While successive Governments have dabbled over the years with initiatives to help people buy their first homes, Help to Buy, has had the biggest impact.
It was and still is a controversial scheme with many commentators at the time of its introduction saying it would lead to rapid price rises and create the next property bubble. The policy is now just over a year old so it’s a time to stand back and consider what it has achieved and where it’s going.
To mark the policy’s first anniversary, the Treasury recently published some stats on how it’s doing. So far almost 50,000 people have made use of the scheme, 82% being first-time buyers and 94% of purchases being outside London.
While some in the property sector have raised the idea that Help to Buy has distorted the market, the Bank of England’s new Financial Policy Committee seems to have put these fears to bed. It found that the scheme does not pose a material risk to financial stability and importantly “is not contributing materially to house price growth.” I welcome this regular oversight of the policy it seems a sensible and flexible response in what is a fluid and dynamic market.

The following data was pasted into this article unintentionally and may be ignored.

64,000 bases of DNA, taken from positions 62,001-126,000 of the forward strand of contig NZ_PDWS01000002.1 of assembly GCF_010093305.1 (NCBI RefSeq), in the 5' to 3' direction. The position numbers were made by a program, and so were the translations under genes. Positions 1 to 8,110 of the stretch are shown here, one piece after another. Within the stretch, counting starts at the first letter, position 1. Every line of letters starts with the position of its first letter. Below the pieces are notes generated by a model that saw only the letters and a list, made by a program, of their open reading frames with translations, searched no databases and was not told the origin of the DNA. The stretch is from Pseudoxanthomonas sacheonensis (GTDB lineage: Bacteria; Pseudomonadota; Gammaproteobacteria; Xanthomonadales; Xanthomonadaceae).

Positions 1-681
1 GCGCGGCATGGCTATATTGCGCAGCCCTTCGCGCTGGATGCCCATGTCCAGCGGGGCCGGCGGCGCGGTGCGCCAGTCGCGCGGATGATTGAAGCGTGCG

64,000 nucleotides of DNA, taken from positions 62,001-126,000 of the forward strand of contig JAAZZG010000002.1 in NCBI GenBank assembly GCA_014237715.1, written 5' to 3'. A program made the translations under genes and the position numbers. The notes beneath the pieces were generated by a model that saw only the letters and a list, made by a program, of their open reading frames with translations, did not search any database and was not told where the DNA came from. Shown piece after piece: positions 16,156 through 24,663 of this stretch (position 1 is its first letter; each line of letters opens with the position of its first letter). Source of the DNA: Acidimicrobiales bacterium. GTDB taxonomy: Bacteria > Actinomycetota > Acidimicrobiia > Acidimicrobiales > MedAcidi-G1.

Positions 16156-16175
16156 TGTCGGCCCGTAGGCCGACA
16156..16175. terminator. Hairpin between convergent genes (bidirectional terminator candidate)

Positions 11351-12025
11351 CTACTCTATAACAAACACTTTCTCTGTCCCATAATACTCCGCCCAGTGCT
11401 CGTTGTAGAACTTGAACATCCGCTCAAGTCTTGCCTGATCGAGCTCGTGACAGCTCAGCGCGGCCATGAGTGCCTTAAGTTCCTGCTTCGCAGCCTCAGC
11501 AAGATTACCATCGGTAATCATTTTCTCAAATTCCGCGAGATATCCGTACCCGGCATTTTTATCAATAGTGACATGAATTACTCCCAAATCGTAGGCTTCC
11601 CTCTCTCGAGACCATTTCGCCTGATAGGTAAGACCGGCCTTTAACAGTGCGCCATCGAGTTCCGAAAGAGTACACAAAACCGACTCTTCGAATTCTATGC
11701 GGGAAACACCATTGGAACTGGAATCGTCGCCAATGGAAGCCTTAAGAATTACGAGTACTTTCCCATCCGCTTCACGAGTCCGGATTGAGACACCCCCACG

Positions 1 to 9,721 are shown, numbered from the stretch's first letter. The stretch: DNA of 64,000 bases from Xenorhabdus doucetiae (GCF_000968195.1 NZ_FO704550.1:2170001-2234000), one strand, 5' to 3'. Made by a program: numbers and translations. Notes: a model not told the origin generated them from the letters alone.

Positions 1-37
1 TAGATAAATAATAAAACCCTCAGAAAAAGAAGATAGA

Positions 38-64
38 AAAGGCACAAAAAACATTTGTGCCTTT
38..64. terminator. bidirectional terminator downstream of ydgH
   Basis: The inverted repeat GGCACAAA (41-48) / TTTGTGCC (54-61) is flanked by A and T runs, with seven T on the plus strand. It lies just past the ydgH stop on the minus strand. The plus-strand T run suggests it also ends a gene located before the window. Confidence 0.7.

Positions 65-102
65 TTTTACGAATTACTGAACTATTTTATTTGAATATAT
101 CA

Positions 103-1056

Yes we’ve had 12 months of rapidly rising prices – in some parts of the country, but it’s vital that we don’t suffocate this nascent growth. Those of us outside of London haven’t noticed the exponential growth in prices and we shouldn’t allow what is a very special market to dictate to the rest of the country.
Indeed property prices in London seem to be stabilizing and some say may even drop in the New Year. Add in the new mortgage rules, which should also help to keep a check on prices and importantly ensure affordability for the longer term, and Help to Buy doesn’t seem to be the threat some think it is.
Let’s face it we’ve got a huge problem in people getting on the housing ladder, and don’t get me wrong building more homes is also part of the answer. But new homes aren’t built overnight and our first-time buyers are so crucial to the health of the market.
In healthy times first-timers can make up as much as 25% of the market, but that’s been slipping. Schemes like Help to Buy can be helpful in getting them on the ladder without it seems to have a distorting effect on the market as a whole.